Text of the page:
At the Warsaw Summit in 2016, NATO stepped up its commitment to resilience by outlining seven baseline requirements for Allies, focused on continuity of government and essential services and the security of critical civilian infrastructure. NATO’s subsequent resilience assessment in 2018 provided guidelines for Allies on how to enhance the levels of preparedness. NATO also strengthened its partnership with the EU due to the significant civilian assets it coordinates. NATO’s impetus to boost resilience in 2016 was Russia’s hybrid warfare but soon came to extend beyond this: In 2019, the Alliance recognized the need to rely on secure and resilient communications systems in view of China’s rise as 5G network provider.
Airlift and Disinformation
The corona pandemic, when it struck this year, proved to be a different kind of resilience test that did not result from any actor’s deliberate action but caused doubts about the national capabilities to cope with the health burden. NATO responded to requests from both Allies and partners for the transportation of medical supplies and personnel through the Euro-Atlantic Disaster Response Coordination Center (EADRCC). NATO carried out more than 100 transport missions, facilitated the construction of field hospitals, and supplied tens of thousands of treatment beds. The Alliance also extended its strategic airlift to the UN’s effort to coordinate a global humanitarian response to the pandemic. It continues to monitor and assess the impact of the crisis with a view to facilitating an exchange of information and best practices among Allies.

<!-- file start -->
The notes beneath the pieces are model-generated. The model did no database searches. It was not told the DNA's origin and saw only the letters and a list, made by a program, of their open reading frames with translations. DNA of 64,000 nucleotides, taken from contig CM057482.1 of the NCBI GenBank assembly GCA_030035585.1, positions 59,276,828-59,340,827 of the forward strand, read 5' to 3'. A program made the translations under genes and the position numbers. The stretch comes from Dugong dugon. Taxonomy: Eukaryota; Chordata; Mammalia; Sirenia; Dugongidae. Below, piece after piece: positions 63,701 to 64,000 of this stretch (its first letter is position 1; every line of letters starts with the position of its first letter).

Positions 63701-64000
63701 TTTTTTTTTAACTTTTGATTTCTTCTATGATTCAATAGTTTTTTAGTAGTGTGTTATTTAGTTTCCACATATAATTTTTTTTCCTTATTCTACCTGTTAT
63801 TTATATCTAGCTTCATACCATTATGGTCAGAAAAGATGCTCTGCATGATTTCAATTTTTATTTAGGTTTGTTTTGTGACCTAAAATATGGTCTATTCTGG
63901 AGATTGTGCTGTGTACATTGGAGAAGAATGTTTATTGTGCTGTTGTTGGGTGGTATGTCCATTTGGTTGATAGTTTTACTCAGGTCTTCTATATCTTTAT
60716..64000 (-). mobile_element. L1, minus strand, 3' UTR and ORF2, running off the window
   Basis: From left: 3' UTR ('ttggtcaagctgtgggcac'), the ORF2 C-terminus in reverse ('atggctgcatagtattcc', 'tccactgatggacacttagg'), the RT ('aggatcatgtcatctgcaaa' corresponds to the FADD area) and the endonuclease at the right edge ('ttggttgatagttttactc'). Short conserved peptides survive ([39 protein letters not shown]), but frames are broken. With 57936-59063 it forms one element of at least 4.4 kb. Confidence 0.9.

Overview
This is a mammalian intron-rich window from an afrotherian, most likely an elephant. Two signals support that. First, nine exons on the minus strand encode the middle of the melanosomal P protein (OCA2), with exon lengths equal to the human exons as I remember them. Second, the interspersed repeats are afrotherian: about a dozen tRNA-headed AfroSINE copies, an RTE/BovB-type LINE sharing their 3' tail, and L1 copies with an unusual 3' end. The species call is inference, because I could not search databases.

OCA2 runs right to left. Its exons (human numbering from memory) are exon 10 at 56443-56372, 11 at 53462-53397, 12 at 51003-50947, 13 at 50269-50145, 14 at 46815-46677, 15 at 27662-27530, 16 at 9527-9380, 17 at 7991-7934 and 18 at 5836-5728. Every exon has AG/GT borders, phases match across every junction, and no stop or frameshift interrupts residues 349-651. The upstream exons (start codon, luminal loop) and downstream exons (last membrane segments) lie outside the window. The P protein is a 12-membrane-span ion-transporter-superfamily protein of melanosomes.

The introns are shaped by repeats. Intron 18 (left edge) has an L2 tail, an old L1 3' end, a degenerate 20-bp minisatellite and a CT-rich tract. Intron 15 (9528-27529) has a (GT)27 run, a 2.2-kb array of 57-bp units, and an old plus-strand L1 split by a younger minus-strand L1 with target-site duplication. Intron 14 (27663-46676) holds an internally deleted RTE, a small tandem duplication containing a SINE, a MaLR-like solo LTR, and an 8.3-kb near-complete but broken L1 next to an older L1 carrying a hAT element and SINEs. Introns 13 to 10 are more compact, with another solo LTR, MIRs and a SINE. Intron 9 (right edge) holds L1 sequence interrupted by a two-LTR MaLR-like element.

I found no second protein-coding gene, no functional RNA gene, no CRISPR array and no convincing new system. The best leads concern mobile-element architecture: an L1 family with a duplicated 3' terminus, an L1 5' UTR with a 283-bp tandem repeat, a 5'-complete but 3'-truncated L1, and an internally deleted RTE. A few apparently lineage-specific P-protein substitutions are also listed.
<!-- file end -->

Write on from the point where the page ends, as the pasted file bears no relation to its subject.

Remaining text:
The crisis, moreover, called on NATO to adapt its counter-disinformation effort. The most notorious attempt was a fake letter announcing the withdrawal of NATO troops from Lithuania, which obviously tried to foster anxiety about the Alliance’s eastern deterrent. NATO reassured the world that its deployments and air policing would remain operational. While NATO specifically targeted Russia’s disinformation about the impact of the corona crisis, it publicly stated that Beijing is also behind the attempts to undermine Alliance resolve and public trust of national authorities by misleading people about the gravity of the health crisis. NATO realizes that it needs to occupy the information domain as part of the preparedness for a crisis, to reduce the space for foreign destabilization and to contribute to an informed environment for states and citizens to react optimally.
Although NATO mobilized its relevant capabilities to alleviate certain countries’ need for medical equipment, it is a source of concern that a pandemic of this magnitude was the resilience scenario that Allies were arguably the least prepared for. This is especially so since in Warsaw in 2016, NATO specified sufficient health systems and medical supplies to deal with mass casualties as one of the seven baseline requirements to enhance the resilience of the Alliance. In the words of Secretary-General Stoltenberg, NATO is now looking into how to update the requirements for protective equipment and how to address the pandemic’s potential second wave.